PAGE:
Expanding Rhythm with Miles and Dexter

For a long time, my teacher has encouraged me to experiment with the time signature and rhythm in which I practice scales. Like most students, I didn’t follow my teacher’s advice for a long time. But today, I started to do as he told me.

 

Using my typical method (described HERE), I practiced my scales in subdivisions of the quarter note triplet. I still accented every other note, so it doesn’t sound like traditional triplets. In the video below, I count off the rhythm I used, and you can hear the metronome clicking to follow along as I play. This is one of many ways I am trying to expand my rhythmic capacity as a player in general, and especially as an improviser.

It proved quite difficult, but I made it through all 12 melodic minor scales in this fashion. I even switched between 4/4 and 3/4 time, still using the triplets.

 

After that, I revisited Half-Nelson. When I first played the head, I struggled to play a few small portions from memory. So I put on the Miles track on “Transcribe” and played along many times until it was completely in my head. I practiced one two-beat segment for literally 10 minutes. It was a tricky fingering pattern and I had to figure out the best way to play it, then ingrain the way I chose in my fingers.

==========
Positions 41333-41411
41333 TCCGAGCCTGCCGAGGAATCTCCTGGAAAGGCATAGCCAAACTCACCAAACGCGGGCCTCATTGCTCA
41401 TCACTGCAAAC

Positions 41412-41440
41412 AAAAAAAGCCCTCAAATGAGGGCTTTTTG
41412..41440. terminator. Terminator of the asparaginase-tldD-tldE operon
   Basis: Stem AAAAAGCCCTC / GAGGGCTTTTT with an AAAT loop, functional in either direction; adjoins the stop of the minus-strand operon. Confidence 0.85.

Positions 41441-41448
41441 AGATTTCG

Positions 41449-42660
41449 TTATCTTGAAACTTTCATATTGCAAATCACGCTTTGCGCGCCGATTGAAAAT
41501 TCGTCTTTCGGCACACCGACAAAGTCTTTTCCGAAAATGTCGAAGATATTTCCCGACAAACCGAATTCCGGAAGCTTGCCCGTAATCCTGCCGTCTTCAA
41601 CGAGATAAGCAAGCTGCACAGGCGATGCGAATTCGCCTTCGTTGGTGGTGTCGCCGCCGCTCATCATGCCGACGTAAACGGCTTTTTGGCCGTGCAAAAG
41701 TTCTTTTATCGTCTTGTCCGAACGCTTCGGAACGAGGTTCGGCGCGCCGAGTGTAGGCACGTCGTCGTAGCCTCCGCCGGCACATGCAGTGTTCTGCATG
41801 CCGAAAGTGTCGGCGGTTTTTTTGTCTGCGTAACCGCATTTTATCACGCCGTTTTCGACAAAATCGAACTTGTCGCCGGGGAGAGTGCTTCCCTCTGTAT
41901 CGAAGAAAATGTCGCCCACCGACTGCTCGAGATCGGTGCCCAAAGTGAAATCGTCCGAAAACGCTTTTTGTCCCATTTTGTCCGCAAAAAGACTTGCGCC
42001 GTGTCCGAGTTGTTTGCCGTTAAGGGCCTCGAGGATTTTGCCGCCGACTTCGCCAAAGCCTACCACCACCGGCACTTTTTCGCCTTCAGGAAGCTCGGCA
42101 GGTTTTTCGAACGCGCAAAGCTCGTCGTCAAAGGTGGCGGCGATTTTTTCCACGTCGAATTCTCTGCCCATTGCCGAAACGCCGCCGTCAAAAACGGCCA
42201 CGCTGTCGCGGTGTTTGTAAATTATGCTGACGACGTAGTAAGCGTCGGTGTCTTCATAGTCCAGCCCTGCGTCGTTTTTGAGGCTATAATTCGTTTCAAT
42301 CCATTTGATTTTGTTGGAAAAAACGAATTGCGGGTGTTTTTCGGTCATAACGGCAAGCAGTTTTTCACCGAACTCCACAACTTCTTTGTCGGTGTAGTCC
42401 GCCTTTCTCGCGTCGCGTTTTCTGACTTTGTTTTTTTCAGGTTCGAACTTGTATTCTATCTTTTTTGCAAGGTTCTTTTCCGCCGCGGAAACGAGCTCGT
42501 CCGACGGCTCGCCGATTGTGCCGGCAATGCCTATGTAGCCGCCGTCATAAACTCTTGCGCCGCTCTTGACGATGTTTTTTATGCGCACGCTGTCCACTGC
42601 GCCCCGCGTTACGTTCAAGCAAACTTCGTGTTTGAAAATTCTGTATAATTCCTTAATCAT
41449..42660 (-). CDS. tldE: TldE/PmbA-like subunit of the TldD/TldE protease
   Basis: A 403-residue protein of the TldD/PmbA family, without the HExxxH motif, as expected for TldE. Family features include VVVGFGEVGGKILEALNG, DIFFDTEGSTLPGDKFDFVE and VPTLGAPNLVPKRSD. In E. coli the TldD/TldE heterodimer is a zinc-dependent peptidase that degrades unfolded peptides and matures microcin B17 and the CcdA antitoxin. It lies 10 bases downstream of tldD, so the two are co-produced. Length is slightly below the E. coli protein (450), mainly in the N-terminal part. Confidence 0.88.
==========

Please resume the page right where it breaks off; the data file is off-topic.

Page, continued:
After about an hour break, I came back and started with some licks. I played the down the circle of fifths as a good warmup. Then I began to improvise over Lady Bird. This was not a free improve session. I focused hard on using sequences. Playing the same intervals over every change. I also paid close attention to my swing feel. My rhythm is probably the weakest aspect of my playing, and since I take so much from Dexter Gordon, who has a somewhat unorthodox way of swinging, I am in some ways extra-bad at rhythm.

I noticed significant improvement over time. Since I had Dexter’s solo on Lady Bird pulled up and the Miles recording of Half-Nelson, I spent about 15 minutes stealing licks from both of them and practicing them in every key. Rather counterintuitively, I find that playing short licks exactly as recorded (in other words, with a great feel for rhythm) helps me on a macro scale.

 

I jumped back into improvising and tried to apply the licks and the rhythmic concepts I practiced earlier. I notice a difference in my playing from even a week ago because my “bag of tricks” has gotten a lot heavier from stealing licks and emphasizing rhythmic variation. For a long time I needed to get comfortable with basic 8th notes and diatonic voice-leading. I’m happy to say that I am transitioning into bigger and better things.

 

After about 30 minutes of Lady Bird, I was getting somewhat bored and noticed my brain becoming disengaged. So I switched over to “Jordu” and ran through that tune for about 15 minutes.

 

I closed with a few more choruses of Lady Bird, this time trying to occasionally quote the head of Half-Nelson, both as a way to steal licks and to make sure I was keeping my place in the changes.

 

Check out the Friday special on mental discipline if you haven’t already. Have a great weekend and happy practicing!

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